Graphene Flakes Make Laser Neuron Superfast

Chip's transistors are really lasers that spike with bursts of photons

2 min read
Graphene Flakes Make Laser Neuron Superfast
Illustration: Alexey Kotelnikov/Alamy

Tiny flakes of graphene may hold the key to building computer chips that can process information similar to the way the human brain does—only far faster—potentially leading to everything from better image recognition to control systems for hypersonic aircraft.

Researchers are developing so-called neuromorphic chips consisting of networks of transistors that interact the way neurons do, allowing them to process analog input, such as visual information, more quickly and accurately than traditional chips can.

One way of building such transistors is to construct them of lasers that rely on an encoding approach called “spiking.” Depending on the input, the laser will either provide a brief spike in its output of photons or not respond at all. Instead of using the on or off state of the transistor to represent the 1s and 0s of digital data, these neural transistors rely on the time intervals between spikes.

“We’re essentially using time as a way of encoding information,” says Bhavin Shastri, a Banting postdoctoral fellow in electrical engineering at Princeton University. Computation is based on the spatial and temporal positions of the pulses. “This is sort of the fundamental way neurons communicate with other neurons,” he says.

To see the advantages of this kind of processing, just try to swat a fly

Shastri describes his work, done along with Paul Prucnal, a professor of electrical engineering at Princeton University, in the current issue of Nature Scientific Reports. One of the challenges to building such chips, he says, is to get the laser to spike at picosecond time scales, one trillionth of a second. The team achieved this by placing a tiny piece of graphene inside a semiconductor laser. The graphene acts as a “saturable absorber,” soaking up photons and then emitting them in a quick burst.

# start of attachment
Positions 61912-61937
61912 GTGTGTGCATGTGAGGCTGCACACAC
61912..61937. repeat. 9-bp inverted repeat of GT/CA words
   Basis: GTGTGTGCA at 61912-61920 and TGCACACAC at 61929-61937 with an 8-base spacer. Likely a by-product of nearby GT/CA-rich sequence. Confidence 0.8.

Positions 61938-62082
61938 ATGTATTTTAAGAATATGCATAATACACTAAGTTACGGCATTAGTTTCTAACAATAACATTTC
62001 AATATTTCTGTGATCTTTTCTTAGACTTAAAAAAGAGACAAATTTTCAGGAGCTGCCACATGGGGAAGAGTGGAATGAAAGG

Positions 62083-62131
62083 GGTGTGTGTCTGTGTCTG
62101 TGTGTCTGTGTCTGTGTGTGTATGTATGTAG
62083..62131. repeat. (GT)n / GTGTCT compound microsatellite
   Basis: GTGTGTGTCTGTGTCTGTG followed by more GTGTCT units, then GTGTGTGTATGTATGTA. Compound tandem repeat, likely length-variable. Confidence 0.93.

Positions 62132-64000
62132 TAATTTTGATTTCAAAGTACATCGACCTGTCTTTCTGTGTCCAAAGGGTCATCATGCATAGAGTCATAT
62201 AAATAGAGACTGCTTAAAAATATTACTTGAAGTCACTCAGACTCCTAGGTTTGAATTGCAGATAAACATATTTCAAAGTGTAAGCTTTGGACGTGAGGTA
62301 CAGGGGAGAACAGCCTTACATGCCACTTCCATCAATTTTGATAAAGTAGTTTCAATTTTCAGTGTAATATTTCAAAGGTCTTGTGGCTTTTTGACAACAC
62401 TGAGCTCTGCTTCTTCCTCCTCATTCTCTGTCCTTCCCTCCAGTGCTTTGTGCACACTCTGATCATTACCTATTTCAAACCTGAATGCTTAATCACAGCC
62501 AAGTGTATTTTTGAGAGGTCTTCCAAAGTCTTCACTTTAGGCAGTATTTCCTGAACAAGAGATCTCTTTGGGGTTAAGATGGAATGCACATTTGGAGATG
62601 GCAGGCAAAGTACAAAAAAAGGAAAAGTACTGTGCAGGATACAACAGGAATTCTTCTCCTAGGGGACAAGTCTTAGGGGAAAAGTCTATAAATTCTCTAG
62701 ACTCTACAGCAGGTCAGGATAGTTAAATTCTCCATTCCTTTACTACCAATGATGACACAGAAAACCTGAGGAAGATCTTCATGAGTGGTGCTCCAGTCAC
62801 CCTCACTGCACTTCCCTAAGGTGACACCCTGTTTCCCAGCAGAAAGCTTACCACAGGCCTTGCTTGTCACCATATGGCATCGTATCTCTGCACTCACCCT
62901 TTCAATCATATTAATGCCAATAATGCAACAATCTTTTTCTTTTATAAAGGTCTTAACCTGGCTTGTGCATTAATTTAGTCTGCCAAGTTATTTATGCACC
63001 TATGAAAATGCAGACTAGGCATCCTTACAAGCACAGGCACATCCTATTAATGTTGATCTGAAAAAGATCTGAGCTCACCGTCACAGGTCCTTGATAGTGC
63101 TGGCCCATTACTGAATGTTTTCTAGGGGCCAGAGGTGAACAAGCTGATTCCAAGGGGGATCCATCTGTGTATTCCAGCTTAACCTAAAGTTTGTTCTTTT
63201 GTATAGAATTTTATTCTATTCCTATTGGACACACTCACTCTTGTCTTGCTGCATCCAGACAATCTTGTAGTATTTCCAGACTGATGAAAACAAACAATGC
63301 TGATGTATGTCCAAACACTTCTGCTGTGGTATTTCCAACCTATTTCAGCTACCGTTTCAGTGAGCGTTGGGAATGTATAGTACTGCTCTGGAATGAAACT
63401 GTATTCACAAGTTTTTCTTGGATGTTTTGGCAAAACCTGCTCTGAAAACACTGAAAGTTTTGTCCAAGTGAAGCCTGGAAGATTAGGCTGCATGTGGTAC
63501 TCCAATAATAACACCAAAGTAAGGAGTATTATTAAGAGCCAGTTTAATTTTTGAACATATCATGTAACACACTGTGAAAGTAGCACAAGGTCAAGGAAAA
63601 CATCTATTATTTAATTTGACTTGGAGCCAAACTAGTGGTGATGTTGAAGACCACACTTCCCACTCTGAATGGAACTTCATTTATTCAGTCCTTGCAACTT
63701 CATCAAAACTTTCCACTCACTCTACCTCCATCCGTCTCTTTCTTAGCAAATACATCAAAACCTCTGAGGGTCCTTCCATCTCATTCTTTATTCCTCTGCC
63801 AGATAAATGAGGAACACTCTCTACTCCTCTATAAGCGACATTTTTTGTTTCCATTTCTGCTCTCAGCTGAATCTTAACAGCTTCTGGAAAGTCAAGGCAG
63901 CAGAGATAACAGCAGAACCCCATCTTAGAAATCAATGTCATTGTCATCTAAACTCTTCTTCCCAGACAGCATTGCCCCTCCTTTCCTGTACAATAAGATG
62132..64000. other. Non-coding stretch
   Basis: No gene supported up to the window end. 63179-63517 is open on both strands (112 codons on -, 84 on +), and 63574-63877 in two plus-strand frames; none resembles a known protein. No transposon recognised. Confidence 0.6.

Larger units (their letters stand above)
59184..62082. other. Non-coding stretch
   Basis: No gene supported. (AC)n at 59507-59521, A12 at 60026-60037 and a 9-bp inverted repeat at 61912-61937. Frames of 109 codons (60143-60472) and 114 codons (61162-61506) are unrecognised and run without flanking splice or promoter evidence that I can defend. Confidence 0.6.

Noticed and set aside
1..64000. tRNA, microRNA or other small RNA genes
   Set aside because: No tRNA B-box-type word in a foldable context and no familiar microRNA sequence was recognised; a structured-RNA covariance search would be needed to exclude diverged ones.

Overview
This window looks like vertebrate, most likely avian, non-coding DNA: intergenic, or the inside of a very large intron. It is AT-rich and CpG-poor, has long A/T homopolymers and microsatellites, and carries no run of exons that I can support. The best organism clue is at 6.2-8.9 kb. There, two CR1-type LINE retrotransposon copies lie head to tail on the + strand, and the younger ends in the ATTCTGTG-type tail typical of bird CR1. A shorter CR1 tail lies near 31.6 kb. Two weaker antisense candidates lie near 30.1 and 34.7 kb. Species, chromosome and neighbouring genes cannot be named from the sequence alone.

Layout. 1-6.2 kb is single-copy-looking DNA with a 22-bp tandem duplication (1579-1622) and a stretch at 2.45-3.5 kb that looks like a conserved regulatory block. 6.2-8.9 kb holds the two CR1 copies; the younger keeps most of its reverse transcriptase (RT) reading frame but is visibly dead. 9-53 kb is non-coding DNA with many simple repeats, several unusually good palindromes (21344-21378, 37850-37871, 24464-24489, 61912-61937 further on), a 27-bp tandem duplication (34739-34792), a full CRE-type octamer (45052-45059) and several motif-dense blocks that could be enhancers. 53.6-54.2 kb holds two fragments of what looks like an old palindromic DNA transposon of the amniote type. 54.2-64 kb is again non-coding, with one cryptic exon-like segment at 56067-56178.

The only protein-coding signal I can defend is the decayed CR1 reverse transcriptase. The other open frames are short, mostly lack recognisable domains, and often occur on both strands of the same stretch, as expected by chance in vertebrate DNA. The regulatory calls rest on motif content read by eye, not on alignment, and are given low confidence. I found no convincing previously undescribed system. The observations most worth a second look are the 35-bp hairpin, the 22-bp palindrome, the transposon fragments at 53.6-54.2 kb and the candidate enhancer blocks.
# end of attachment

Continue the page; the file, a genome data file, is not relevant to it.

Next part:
Graphene, it turns out, makes a good saturable absorber because it can take up and release a lot of photons extremely fast, and it works at any wavelength; so lasers emitting different colors could be used simultaneously, without interfering with each other—speeding processing. It also stands up very well to all the energy produced inside a laser. The team demonstrated the effect using a relatively large fiber laser sitting on a benchtop, but it shouldn’t be difficult to scale it down to place many such lasers on a single chip, Shastri says.

To see the advantages of this kind of processing, Shastri says, just try to swat a fly. The fly’s neural network processes the shifting pattern of light it sees as your hand moves to strike it, allowing it to quickly take evasive action. A similar system could be useful to control supersonic jets, or it could activate an ejector seat when a fighter pilot is only just registering that a missile is about to hit. Such potential applications led the Defense Advanced Projects Research Agency to fund similar research into this kind of processor.

This post was corrected on 13 January 2016.

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3D-Stacked CMOS Takes Moore’s Law to New Heights

When transistors can’t get any smaller, the only direction is up

10 min read
An image of stacked squares with yellow flat bars through them.
Emily Cooper
Green

Perhaps the most far-reaching technological achievement over the last 50 years has been the steady march toward ever smaller transistors, fitting them more tightly together, and reducing their power consumption. And yet, ever since the two of us started our careers at Intel more than 20 years ago, we’ve been hearing the alarms that the descent into the infinitesimal was about to end. Yet year after year, brilliant new innovations continue to propel the semiconductor industry further.

Along this journey, we engineers had to change the transistor’s architecture as we continued to scale down area and power consumption while boosting performance. The “planar” transistor designs that took us through the last half of the 20th century gave way to 3D fin-shaped devices by the first half of the 2010s. Now, these too have an end date in sight, with a new gate-all-around (GAA) structure rolling into production soon. But we have to look even further ahead because our ability to scale down even this new transistor architecture, which we call RibbonFET, has its limits.

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